If we obey God, it is going to cost other people more than it costs us. We delight in obeying our Lord because we are in love with him. But this means that his plans come first in our lives, not the plans of other people. If the people around us do not love him, they may accuse us of indifference or selfishness. They may taunt us: “You call this Christianity?”

It isn’t indifference or independence that makes us act as we do. Many of us would probably prefer to be independent, to carry the burden of our obedience alone, never asking anyone for anything. We must learn that to obey is to be swept up in God’s universal purposes. His purpose for other people may be that they help us in his work, as Simon of Cyrene helped Jesus with the cross, or as Susanna offered him material support (Luke 8:2–3). To refuse help like this is to let our pride win out.

Are we going to remain loyal to God and go through the humiliation of depending on others? Or are we going to say, “I will not cause other people to suffer. I will not cost them anything”? Beware of the inclination to dictate to God what you will allow to happen if you obey him.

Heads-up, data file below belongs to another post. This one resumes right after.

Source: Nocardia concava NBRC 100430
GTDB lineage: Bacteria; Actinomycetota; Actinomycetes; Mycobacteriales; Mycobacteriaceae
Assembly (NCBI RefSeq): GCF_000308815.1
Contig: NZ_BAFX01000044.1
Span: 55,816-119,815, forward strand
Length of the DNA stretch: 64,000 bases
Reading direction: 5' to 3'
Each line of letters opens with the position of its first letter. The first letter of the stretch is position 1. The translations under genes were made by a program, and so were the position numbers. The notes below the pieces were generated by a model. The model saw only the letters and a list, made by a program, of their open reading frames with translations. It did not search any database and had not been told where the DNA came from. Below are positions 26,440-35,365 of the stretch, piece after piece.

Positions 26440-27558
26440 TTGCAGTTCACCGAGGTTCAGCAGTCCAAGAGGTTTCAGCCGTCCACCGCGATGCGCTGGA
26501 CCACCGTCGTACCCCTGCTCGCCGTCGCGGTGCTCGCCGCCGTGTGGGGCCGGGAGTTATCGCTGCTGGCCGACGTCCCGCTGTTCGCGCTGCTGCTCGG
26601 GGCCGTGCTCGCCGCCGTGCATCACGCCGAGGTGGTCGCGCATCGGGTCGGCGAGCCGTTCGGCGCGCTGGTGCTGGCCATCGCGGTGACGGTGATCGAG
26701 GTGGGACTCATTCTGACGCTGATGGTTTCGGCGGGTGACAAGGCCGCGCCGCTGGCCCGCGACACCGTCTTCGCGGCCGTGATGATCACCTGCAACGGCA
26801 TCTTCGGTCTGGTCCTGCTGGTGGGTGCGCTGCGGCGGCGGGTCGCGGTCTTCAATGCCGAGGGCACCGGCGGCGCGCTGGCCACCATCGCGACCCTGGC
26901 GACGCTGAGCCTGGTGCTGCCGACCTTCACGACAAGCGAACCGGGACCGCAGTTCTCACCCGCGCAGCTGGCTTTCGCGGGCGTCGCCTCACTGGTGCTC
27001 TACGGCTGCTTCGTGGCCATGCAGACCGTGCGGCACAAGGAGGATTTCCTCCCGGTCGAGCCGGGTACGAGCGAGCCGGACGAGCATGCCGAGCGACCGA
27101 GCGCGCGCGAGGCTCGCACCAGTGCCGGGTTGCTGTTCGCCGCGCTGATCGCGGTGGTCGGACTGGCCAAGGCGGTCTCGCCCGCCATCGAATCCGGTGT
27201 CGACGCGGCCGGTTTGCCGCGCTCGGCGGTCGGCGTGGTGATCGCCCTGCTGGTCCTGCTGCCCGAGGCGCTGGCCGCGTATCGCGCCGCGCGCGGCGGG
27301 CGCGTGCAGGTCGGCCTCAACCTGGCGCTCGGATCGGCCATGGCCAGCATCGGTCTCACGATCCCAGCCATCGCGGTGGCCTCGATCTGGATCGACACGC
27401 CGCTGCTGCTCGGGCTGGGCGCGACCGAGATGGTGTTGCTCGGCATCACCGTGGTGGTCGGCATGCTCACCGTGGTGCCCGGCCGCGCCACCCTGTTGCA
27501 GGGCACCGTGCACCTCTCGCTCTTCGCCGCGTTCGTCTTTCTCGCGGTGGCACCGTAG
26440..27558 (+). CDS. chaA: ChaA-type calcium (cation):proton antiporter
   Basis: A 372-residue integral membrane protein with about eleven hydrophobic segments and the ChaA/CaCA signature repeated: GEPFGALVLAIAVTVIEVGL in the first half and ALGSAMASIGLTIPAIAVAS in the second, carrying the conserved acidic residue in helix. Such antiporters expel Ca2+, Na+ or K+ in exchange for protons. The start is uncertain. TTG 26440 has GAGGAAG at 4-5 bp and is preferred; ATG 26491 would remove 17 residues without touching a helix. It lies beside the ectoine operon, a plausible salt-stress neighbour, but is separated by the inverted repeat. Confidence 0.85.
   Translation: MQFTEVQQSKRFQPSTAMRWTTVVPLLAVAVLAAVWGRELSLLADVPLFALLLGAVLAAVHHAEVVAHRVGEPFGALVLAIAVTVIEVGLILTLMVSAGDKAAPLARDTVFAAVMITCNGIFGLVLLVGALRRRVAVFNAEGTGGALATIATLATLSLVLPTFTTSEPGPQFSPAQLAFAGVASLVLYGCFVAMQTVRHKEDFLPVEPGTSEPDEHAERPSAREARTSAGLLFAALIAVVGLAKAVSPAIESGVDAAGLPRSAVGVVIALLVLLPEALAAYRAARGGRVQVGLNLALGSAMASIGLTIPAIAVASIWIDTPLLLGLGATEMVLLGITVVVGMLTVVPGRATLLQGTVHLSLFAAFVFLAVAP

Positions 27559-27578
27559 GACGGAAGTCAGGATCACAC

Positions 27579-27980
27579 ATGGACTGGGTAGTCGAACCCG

We can disobey God if we choose; we can prevent other people from suffering. Our disobedience will bring immediate relief. But it will hurt our Lord and, in the long run, fail to help anyone: God has already thought about the consequences of our obedience. If we obey, he—not we—will take care of everyone involved. We need only to let him.

Wisdom from Oswald

The truth is we have nothing to fear and nothing to overcome because He is all in all and we are more than conquerors through Him. The recognition of this truth is not flattering to the worker’s sense of heroics, but it is amazingly glorifying to the work of Christ. Approved Unto God, 4 R